Over the weekend former CBS Investigative Correspondent Sharyl Attkisson appeared on Fox News' Media Buzz to talk in detail about why she left the news network.
Now there have always been tensions, there have always been calls from the White House under any administration I assume, when they don’t like a particular story. But it is particularly aggressive under the Obama administration and I think it’s a campaign that’s very well organized, that’s designed to have sort of a chilling effect and to some degree has been somewhat successful in getting broadcast producers who don’t really want to deal with the headache of it. Why put on these controversial stories that we’re going to have to fight people on, when we can fill the broadcast with other perfectly decent stories that don’t ruffle the same feathers?
After watching the first part of the interview (part two will air this weekend), it seems a few major points were made.
1. News networks, not just including CBS, are lacking an appetite for deep, long-term investigative reporting. In the age of new media, Twitter and the incredibly fast pace of news, it seems newsrooms aren't investing the time or resources in projects that can't be done immediately.
2. The Obama administration has created an atmosphere in Washington of fear and intimidation toward reporters, hence the reason why investigative work isn't being pursued as aggressively as it was under the Bush administration. First we have the revelations that the Department of Justice spied on reporters from the Associated Press, Fox News and other outlets and went so far as to monitor the phones lines belonging to the parents of Fox News Chief Washington Correspondent James Rosen. Second, we know the White House and Department of Justice regularly work with a certain tax-exempt group (that shall not be named) to smear reporters who dare look into and report on Obama administration scandals. Third, the White House been sued multiple times for failing to properly respond to Freedom of Information Requests. Fourth, President Obama has used the Espionage Act to punish people inside government for talking to reporters more than any other president in U.S. history. When the sources dry up, so do the investigative stories.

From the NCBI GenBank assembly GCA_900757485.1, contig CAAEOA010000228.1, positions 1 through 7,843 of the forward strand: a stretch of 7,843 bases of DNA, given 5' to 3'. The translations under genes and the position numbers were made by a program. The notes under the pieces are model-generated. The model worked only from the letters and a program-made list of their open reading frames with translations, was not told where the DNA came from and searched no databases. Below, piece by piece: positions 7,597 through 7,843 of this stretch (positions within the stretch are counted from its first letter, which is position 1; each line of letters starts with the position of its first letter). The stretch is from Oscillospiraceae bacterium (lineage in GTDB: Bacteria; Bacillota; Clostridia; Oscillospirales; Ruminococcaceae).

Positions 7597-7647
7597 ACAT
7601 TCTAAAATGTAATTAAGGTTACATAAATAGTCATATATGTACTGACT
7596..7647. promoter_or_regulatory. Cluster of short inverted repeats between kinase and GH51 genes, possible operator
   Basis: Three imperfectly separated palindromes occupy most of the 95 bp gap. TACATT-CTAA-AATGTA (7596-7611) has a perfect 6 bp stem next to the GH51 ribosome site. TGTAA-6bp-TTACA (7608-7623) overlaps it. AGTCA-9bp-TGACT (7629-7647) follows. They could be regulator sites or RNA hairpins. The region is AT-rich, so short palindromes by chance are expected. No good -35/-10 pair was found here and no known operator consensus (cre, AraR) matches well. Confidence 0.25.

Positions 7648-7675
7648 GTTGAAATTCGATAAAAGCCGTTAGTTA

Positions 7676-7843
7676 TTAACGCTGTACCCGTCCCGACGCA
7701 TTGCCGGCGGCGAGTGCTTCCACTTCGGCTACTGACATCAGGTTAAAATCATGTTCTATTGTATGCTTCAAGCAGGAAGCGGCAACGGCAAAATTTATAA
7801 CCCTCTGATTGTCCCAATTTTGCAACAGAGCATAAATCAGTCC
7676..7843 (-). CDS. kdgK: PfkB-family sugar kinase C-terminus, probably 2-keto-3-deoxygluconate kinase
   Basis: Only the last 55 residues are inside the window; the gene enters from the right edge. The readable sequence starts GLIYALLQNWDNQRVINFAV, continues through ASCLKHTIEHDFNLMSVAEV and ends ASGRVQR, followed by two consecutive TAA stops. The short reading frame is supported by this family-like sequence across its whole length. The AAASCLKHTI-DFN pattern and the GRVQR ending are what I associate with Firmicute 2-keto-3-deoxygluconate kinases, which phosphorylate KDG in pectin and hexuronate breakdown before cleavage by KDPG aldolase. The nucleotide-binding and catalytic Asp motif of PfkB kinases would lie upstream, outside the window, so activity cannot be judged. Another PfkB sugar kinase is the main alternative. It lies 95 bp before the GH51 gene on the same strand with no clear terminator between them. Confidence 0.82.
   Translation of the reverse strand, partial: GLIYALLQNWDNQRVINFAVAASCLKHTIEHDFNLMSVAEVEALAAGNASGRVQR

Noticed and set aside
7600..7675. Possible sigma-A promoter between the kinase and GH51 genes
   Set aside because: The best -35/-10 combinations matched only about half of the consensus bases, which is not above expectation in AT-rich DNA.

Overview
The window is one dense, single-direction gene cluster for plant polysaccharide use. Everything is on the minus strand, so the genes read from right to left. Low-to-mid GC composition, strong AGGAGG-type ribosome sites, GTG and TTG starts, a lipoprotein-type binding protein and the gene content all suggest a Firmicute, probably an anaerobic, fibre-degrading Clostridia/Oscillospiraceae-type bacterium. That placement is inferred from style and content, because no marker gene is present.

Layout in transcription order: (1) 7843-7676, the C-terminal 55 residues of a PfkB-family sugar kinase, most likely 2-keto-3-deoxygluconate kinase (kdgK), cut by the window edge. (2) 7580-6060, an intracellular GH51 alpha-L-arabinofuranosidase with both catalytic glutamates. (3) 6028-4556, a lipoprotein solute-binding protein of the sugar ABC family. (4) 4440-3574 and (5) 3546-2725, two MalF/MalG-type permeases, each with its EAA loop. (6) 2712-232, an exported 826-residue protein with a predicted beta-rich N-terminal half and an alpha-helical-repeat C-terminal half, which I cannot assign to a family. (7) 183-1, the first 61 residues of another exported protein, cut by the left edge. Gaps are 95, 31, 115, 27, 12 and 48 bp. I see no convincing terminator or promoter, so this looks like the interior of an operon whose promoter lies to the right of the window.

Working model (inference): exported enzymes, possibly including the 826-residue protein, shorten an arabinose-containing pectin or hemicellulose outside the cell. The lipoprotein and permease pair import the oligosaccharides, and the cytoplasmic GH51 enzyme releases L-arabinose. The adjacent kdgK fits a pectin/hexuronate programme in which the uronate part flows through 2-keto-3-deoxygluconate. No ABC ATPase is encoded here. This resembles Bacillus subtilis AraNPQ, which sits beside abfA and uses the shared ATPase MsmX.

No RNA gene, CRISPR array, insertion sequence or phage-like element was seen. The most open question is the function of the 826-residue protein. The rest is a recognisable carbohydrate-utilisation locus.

3. Corporate interests in bed with big government have a heavy hand when it comes to pushing back on newsrooms and reporters for exposing corruption and relationships with public officials and agencies.
4. Calling scandals "political" is a way to shut down debate and a tactic used to frame an issue as unimportant and irrelevant.
As an outside observer, I'm not willing to let the majority of reporters and their bosses slide on the fact that under the Bush administration they were extremely interested in every aspect of what the administration was doing (as they should have been) while under the Obama administration are willing to ignore major scandals like IRS targeting, Benghazi, Fast and Furious and others. It isn't only because of Obama's chilling effect, but because Obama is a Democrat and Bush was a Republican. Not to mention, the President of CBS News is David Rhodes. His brother, Ben Rhodes, serves as a deputy national security advisor at the White House.
Katie Pavlich is the Editor at Townhall.com. Follow her on Twitter @katiepavlich. She is a New York Times Best Selling author. Her latest book Assault and Flattery: The Truth About the Left and Their War on Women, was published on July 8, 2014.
Obama’s $10–a-Barrel Oil Tax Will Do Nothing To Fix Infrastructure–And It Could Mess With Hillary | Matt Vespa
Obama Sees No Cause for Panic Over Zika, Yet Asks for Nearly $2 Billion in Emergency Funds | Cortney O'Brien